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Politically Correct: A Reflection

November 11, 2016

 

The American dream is about dignity. We want to look ourselves in the mirror and live with the choices we have made that have created the image that stares back at us. Imagine standing alone in a dressing room. We can claim the mirror distorts our proportions obsessing over every inch of our appearance. We can argue the lighting terribly casts an intentionally unflattering effect to make us look our worst. We can even rationalize ourselves into believing that we are incompatible with any options available to us in the pursuit of self-improvement. The excuses will always change our reasons for scrutinizing what stares back at us, but there is always one absolute truth: the mirror cannot lie.

 

"Honest confrontation with that which makes us uncomfortable is what led to the results of this election cycle."

 

 

Democracy is a mirror held by the American people. We are expected to hold its weight with responsibility asking ourselves what changes can we make to reflect progress. Salesman tell you pretty words. They inflate your choice with exaggerated certainty. You never question their sincerity because your lack of confidence is conquered and reservations temporarily repressed. In the absence of that constant affirmation you find yourself vulnerable to the most innocuous observations. That lack of preparation for an honest examination leads to unnecessary fragility.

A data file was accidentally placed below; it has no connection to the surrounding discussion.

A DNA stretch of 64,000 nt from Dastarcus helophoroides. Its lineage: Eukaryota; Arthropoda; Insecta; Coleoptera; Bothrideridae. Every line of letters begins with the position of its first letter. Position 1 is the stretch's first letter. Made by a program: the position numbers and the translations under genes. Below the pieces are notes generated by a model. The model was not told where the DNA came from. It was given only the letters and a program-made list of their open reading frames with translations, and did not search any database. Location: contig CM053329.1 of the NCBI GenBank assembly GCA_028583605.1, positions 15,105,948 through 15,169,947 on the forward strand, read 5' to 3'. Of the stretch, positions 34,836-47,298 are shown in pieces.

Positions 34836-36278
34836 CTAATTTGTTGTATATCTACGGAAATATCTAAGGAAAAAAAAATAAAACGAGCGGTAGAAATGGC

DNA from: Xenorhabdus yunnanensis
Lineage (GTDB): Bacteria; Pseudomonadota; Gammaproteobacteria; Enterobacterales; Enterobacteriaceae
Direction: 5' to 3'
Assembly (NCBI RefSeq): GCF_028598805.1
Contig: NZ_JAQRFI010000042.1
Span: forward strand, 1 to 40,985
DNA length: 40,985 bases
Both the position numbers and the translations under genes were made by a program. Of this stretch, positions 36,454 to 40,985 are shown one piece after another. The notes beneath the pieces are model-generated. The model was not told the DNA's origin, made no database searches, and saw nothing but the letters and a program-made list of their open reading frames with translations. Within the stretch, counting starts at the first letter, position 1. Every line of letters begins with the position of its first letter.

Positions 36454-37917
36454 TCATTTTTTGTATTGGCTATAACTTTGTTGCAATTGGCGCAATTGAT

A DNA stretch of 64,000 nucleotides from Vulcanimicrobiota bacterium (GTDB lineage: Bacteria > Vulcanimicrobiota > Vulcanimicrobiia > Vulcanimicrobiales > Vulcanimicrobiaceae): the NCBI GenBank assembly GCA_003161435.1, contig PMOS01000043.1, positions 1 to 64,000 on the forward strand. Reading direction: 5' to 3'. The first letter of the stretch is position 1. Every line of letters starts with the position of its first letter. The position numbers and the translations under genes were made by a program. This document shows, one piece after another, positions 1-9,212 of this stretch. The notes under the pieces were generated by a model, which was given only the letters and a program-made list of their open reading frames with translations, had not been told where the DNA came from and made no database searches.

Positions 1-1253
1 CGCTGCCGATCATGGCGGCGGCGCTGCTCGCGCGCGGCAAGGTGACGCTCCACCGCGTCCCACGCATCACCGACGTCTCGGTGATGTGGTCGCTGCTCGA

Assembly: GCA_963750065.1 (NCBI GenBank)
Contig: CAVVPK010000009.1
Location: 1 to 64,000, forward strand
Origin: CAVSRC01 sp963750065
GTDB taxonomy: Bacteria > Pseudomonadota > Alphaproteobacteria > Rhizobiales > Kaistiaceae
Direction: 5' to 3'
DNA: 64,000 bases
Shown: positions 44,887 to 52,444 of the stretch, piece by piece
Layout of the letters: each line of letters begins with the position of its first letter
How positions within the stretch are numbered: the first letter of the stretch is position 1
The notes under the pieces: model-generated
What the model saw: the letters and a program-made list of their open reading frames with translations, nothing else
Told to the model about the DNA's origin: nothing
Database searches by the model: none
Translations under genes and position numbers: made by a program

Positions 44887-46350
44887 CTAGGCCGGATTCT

Suddenly, the words of a friend feel like the harsh attacks from an enemy. Normal familial disagreements devolve into battles with strangers you are related to. We flee the pain and seek asylum in like-minded kindness, acceptance, and, yes, even tolerance. Running from the mirror with our eyes closed and hands pressed firmly to our ears, we retreat from our fears. Honest confrontation with that which makes us uncomfortable is what led to the results of this election cycle.

 

There is this mass assumption that those who voted for Donald Trump were solely and singularly motivated by hate and are uneducated.  That careless perception, peddled to only see the flaws, dismissed any further inquiry into understanding why so many Americans were unhappy with Hilary Clinton as the alternative choice. Educated and good people also voted for Trump. We all know someone we respect who did. Yes, there are great, wonderful, and incredibly beautiful aspects to life in this country, but there are also sobering realities. Without devolving into divisive details, we can all agree this election has revealed the fractures in the glass.

 

It is precisely because we can disagree with one another that we should not only listen, but try to understand one another's grievances. We should not apologize for what we think, but rather employ a constant reevaluation of how we think. The concept of Democracy does not change, but what value we see in it can – if we are willing.

 

Do not allow heartbreak or boastful ignorance to damage your faith in good people who simply differ in their approach to progress. Sadness means we know happiness exists. Disappointment means we are capable of hope. Frustration means we care.

 

We can allow fear of what we don't understand control us like it motivated some to vote for one candidate over another. Yes, even voting for a candidate as "the lesser of two evils" is a vote motivated by fear. The more difficult yet meaningful choice is to be brave, acknowledge all of the fractures in our society, and make a conscious decision to confront the reflection. Look beyond the skin deep imperfections that we can never change and appreciate the motivating opportunity to improve what we can.

 

 

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